Young American Jews are choosing their own ways to identify with the Jewish community outside of the synagogue, says journalist Sue Fishkoff. That might be through a small, independent minyan, a JCC, or a Jewish school or it could be through an organization involved in righting social wrongs.
“The different ways in which Jewish identity is expressed” will be the subject of Fishkoff’s talk at the Main Event, a fund-raiser for the Women’s Campaign of the Jewish Federation of Central New Jersey.
The May 5 event, chaired this year by Shari Bloomberg and Stacie Friedman, is a gala for all women pledging at least $272 to the 2010 Annual Campaign.
As a special correspondent for the JTA based in California, Fishkoff has chronicled the new and surprising Jewish choices being made by young Jews, from the organic farmers and chefs in the “new Jewish food movement,” to the revival of Jewish burial societies, to new activism by Jewish children of mixed-race marriages.
Though Fishkoff grew up in Metuchen and lives now in California, she has been visiting Israel since she was teenager in the 1970s and has lived there for chunks of time. “I still try to go back every year for two or three weeks,” she said.
One of the biggest changes she has witnessed in Israel came not from politics or war but from the introduction of cable TV in the mid-1990s. “It destroyed cafe culture and the face-to-face, small-town community feeling of the country,” she said. “People wanted to stay home and watch the programs on TV.”
Much as she lamented that loss of sociability, it helped open the country up to the outside world. “It isn’t as insular as it used to be,” she said. “It’s become much more a part of the world.”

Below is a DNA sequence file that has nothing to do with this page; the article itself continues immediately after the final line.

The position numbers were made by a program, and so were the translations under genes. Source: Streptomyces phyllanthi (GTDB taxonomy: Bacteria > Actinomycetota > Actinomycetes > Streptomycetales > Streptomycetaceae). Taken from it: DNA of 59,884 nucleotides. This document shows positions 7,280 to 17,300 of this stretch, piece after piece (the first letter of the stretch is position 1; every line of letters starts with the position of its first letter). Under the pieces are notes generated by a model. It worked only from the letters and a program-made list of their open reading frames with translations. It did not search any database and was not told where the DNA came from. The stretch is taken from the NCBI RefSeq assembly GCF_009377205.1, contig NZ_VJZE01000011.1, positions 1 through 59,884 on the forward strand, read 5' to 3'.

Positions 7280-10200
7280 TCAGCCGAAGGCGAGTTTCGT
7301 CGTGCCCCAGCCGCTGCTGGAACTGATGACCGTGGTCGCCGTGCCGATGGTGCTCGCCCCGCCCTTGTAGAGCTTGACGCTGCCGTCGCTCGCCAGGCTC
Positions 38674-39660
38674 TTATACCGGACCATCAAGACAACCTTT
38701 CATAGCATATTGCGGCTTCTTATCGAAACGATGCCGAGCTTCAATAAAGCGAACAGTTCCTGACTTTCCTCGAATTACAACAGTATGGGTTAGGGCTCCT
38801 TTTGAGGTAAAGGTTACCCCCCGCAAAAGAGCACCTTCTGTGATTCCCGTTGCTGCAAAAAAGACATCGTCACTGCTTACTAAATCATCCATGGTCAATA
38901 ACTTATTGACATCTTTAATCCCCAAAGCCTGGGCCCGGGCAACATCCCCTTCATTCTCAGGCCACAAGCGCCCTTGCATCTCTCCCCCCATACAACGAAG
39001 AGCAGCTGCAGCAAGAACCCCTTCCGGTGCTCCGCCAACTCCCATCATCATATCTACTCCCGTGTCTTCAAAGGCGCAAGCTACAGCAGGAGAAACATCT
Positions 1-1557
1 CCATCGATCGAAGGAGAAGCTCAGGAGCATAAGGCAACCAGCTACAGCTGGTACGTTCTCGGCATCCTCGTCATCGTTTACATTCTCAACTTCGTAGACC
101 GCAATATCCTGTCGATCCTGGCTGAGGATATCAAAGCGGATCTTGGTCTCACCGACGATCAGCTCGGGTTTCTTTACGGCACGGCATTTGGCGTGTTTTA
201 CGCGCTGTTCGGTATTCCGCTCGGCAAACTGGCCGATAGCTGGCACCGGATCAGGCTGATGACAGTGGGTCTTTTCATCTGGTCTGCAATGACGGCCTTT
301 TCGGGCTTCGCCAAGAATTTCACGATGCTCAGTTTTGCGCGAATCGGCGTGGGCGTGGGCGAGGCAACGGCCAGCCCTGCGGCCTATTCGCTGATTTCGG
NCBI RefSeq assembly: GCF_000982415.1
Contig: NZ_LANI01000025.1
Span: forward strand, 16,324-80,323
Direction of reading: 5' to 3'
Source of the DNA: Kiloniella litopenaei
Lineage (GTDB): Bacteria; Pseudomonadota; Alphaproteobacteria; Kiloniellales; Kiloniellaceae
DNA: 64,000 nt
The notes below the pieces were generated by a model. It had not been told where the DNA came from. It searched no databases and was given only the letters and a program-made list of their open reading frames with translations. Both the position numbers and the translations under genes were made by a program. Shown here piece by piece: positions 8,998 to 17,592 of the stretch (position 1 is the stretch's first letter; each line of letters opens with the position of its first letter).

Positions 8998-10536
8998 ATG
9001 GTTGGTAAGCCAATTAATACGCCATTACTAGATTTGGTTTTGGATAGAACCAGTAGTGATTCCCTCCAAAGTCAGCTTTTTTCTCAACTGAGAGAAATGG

That combination of insider concern and objective analysis is typical of Fishkoff’s work, which includes The Rebbe’s Army: Inside the World of Chabad-Lubavitch, about the astounding growth of the hasidic movement and its outreach efforts. Her new book, Kosher Nation: Why More and More of America’s Food Answers to a Higher Authority, examines the booming kosher industry and the inroads it has made beyond the observant Jewish community.
In her early 20s, returning from two years of kibbutz and ulpan life in Israel, she undertook Russian studies in graduate school, and then spent six months in Leningrad. But as fascinated as she was by Russian culture, there were so many other issues that concerned her. She went into journalism, she said, because it offered a way to make a living while investigating them all.
In 1991, she went back to Israel and began writing for the Jerusalem Post. “I wrote stories about its diverse population and the particular needs and challenges that faced recent immigrants,” she said. That was when her Russian came in handy.
She returned to the United States a few years later, she said, because “I was 40 and single, and my mother and sister were living in California.” She worked in New York as a foreign correspondent for the Jerusalem Post and then for JTA.